Ask A Pro
Examples of Work
The miracle that saved Ernie Blanco's life
Life's lessons learned at Gate C3
The Palm Beach Post
West Palm Beach, Fla.
Why did you become a journalist?
A bit of luck: I was in my senior year of college, and it was spring -- nearly graduation time. I had no idea how to earn a living after I got out, but I knew I wanted to write. I also knew I loved research and talking to people -- the word "interview" wasn't even in my vocabulary yet. So I had these things I liked to do but no clear game plan. I needed one.
Then one day I was standing in the office of my English professor, and he received a phone call. The student newspaper, for which I had never written, wanted somebody to interview Norman Mailer when he came to campus to stump for Ted Kennedy's presidential bid. The professor looked up, saw only one person in his office -- me -- and I got the assignment.
From that moment on, I was hooked.
What are your main duties?
I try to find the best stories I can and write them. Some of my stories take a great deal of reporting. Often we come up with ideas that take some time to develop. We look for stories that provide a window into lives, and often the people living those lives face a particular difficulty or a big decision or moment of revelation.
I have written about a gym teacher with cystic fibrosis, who would either live or die in the next few months, depending on whether he got a double lung transplant (he got the transplant and lived). I followed a woman as she prepared for the day her husband would get out of prison -- where he had served out his term for nearly killing her. I did a long story on a grandmother who raised a set of twins, one of whom was severely disabled from Shaken Baby Syndrome, brought on by her son's own violent tendencies.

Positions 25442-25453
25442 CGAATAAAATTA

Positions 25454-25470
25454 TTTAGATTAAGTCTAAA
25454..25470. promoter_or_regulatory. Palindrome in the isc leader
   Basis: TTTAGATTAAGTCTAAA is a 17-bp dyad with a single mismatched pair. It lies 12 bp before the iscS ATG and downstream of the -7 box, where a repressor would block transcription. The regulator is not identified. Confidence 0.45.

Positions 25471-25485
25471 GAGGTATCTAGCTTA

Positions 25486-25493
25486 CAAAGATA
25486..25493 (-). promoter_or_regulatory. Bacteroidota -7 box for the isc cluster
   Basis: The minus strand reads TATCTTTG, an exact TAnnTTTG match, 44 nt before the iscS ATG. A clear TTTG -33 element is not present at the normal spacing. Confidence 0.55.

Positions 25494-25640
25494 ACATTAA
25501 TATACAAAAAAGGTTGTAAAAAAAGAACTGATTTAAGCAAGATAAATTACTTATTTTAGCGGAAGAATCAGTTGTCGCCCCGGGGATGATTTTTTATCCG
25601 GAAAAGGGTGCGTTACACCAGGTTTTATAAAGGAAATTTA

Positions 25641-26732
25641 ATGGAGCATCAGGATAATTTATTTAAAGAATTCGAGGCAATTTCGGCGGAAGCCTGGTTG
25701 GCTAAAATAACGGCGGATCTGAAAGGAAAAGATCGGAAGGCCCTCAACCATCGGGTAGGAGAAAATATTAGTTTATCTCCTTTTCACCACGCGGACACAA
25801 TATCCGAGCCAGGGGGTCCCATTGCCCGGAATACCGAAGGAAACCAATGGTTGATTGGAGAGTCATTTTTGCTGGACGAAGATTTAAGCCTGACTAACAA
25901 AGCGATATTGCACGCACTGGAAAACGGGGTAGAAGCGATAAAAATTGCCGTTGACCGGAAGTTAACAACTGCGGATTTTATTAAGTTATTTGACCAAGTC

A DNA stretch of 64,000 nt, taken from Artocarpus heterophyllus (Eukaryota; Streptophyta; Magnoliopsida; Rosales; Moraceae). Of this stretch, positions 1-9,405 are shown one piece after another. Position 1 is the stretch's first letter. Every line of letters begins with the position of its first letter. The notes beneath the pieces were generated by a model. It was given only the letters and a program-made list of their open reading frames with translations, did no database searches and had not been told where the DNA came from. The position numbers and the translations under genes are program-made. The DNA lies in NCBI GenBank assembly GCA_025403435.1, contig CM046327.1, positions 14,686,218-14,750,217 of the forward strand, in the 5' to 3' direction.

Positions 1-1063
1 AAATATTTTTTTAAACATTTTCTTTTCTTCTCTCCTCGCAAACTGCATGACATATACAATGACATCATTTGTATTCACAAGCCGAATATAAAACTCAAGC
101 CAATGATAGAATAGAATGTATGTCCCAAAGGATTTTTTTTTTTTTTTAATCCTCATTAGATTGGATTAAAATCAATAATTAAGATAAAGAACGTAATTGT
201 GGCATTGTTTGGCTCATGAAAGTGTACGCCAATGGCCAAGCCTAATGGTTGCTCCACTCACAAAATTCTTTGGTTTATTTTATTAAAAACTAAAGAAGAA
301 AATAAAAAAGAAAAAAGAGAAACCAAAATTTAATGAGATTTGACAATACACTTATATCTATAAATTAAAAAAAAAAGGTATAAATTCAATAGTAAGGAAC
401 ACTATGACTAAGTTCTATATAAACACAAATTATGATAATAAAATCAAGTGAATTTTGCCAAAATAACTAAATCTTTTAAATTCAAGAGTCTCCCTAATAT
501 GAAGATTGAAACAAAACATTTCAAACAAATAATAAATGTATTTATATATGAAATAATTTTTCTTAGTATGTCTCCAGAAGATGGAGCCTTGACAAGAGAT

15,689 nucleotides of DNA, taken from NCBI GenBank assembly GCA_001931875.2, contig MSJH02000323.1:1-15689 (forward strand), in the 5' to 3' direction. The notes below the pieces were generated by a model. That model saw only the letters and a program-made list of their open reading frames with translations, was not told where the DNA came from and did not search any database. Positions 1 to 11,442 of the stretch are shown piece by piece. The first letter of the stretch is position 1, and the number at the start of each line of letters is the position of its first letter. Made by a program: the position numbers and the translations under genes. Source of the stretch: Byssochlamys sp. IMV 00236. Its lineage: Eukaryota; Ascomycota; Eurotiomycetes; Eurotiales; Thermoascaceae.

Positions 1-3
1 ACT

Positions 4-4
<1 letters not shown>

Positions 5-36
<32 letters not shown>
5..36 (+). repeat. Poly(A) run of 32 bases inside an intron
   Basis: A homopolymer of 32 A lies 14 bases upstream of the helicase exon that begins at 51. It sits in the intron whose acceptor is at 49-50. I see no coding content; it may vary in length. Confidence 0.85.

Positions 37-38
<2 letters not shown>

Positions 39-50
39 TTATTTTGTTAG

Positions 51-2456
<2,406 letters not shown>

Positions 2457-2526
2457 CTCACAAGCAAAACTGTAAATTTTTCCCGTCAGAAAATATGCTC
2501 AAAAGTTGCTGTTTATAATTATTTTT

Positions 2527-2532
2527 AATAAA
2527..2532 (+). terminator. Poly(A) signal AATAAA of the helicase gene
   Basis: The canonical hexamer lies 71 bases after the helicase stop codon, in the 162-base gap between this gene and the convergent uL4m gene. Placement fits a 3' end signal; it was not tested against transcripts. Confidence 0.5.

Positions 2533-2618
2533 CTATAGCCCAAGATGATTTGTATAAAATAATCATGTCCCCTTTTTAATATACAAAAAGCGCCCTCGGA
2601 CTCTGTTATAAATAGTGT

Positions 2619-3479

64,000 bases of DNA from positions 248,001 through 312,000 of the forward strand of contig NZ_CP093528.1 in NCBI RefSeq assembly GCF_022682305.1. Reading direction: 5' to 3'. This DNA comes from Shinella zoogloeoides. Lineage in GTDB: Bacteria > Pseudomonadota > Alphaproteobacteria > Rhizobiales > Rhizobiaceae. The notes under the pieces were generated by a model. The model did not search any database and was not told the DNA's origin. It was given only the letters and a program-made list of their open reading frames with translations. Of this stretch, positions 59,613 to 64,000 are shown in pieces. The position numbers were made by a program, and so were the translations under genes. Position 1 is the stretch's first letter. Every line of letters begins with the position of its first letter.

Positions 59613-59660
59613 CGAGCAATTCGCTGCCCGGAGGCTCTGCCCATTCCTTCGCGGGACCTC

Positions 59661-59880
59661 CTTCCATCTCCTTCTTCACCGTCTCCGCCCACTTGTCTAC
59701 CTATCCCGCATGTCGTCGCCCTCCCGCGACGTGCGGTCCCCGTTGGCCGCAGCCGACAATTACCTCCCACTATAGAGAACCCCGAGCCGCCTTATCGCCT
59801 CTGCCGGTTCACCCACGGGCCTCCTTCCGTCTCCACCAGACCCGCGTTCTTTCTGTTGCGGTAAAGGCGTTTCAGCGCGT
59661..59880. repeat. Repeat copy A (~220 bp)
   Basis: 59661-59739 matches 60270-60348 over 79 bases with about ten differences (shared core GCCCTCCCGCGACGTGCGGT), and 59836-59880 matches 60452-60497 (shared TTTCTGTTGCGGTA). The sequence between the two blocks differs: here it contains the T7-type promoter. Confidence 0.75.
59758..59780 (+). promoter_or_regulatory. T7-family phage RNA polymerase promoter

In between the drama, I try to do lighter stories, to stay sane.
How do you come up with story ideas and effectively pitch them to your editors?
It's a collaborative process. I have a lot of conversations with my editor, and out of these conversations, stories grow. I get ideas from other people, too: writers and photographers, neighbors and teachers, and also from the daily paper. Sometimes a short piece in the paper has a richer, more complex story behind it. I do a lot of fishing, and then, with luck, I pull up a good idea.
How can a fledgling journalist become a better writer?
The cliché is true: Good reporting makes good writing. That's the first rule. But even with great reporting, a green writer has to learn what to do with all the information. There are several ways to learn, and the first, I believe, is to read, read, read. Find examples of work you admire and break them down. Look for structure. Look for detail. Look for theme. Then get out there and practice it yourself. And it does take practice. A lot of it.
You can't write a successful 200 inches without first conquering a neat 20.
Your "My Cambodia" series is very moving. How difficult was the decision to write about something so personal? What kinds of issues factored into your decision?
I almost didn't write this story. My husband talked me into it. He thought it was a great story, one that I should put down on paper, both for our readers, and, later, for our girls. Pete works for the paper, too, and he mentioned this idea to my editors, who asked me to consider writing "My Cambodia." I tried out some sections, to see if I could deliver in the first-person voice, and then committed to the agonizing process of getting it all down.
How did readers react to the stories and photos?
Pete and I got hundreds of e-mails. It was really interesting to see how the story touched people -- those who were familiar with adoption and those who were not. Our family is still "recognized" when we go out, and that took some getting used to. I've had strangers hug me in the grocery store. People feel they know us, even if we have never met, and in a way they do.
What advice do you have for aspiring newspaper journalists?
Only do this if you love it, and if you love it, do it with all your heart.